Defence Matters: More Urgent than Ever

Written by | Tuesday, September 15th, 2015

There is a zone of instability almost around the entire European Union. Because of the conflict in Ukraine, a conflict zone has expanded from North Africa and the Middle East also to the eastern part of Europe. The Islamic State and its jihadism have shifted the border of violence and brutality beyond what’s considered a “normal level“. The United States have once again military presence in Europe although they are increasingly demanding that its transatlantic partners assume a greater responsibility for security in their own region. Therefore, Europe doesn’t have any other alternative but to start playing the role of a responsible security actor.
In light of the European Council meeting in June that discussed defense-related matters, two questions arise: “What has been achieved?” and “In what direction should the EU proceed?” In the past, EU leaders used to discuss three topics: increasing efficiency of the Common Security and Defense Policy (CSDP); improving EU’s capabilities namely in four key areas – satellite communication, unmanned aerial vehicles, aerial refueling and cyber security; and strengthening of the European defense and industrial base with an important role for the Commission.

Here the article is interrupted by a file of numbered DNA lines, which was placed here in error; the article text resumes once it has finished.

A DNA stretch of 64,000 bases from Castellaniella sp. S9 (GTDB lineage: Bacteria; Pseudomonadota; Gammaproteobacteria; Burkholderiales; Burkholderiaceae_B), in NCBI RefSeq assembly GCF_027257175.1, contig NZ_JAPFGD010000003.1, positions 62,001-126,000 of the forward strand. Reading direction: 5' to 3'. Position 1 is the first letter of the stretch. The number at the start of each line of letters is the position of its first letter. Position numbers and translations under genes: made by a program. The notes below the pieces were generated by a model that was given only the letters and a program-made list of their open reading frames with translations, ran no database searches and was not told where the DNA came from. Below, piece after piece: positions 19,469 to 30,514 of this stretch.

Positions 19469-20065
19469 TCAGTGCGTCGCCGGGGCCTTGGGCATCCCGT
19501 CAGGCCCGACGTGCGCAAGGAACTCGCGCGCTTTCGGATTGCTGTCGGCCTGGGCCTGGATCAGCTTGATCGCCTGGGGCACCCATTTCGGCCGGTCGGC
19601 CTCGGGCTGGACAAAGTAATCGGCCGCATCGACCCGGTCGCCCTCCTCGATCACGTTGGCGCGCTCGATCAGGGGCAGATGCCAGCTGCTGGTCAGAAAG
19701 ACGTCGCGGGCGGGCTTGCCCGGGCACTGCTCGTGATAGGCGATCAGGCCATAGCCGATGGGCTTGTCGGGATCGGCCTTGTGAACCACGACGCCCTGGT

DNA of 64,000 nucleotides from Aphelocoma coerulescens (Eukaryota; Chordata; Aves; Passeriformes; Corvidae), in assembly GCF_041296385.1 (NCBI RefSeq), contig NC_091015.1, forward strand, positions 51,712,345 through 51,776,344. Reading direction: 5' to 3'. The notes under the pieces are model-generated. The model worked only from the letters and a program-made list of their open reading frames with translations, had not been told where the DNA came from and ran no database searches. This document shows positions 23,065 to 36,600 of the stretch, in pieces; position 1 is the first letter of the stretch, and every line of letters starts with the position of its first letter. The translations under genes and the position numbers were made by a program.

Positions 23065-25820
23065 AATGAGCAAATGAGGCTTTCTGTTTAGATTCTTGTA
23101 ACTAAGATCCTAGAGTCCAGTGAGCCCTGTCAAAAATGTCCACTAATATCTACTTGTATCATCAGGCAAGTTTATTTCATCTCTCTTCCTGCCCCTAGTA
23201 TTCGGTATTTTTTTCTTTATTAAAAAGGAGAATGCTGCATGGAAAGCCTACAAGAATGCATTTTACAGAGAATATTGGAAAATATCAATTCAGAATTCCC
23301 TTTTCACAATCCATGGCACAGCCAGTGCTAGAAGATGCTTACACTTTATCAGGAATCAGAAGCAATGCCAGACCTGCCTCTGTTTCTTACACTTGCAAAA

The above mentioned June meeting constituted a good opportunity to revitalize CSDP and move away from small technical and reactive missions towards the fulfillment of two major tasks: first, to ensure security of the EU itself by contributing to security in its own territory, and second, to increase the CSDP’s capacity to deal with various crises in neighboring regions, and primarily those with the potential to endanger Member States themselves. The deployment of the CSDP more as a strategic tool would mean that the priority of particular operations would depend on what are the EU’s most pressing security interests at the given moment. The Commission should also come to terms with the specific nature of the defense sector and thus implement tailored regulations rather than treat defense sector simply as yet another economic sector operating on free market principles.

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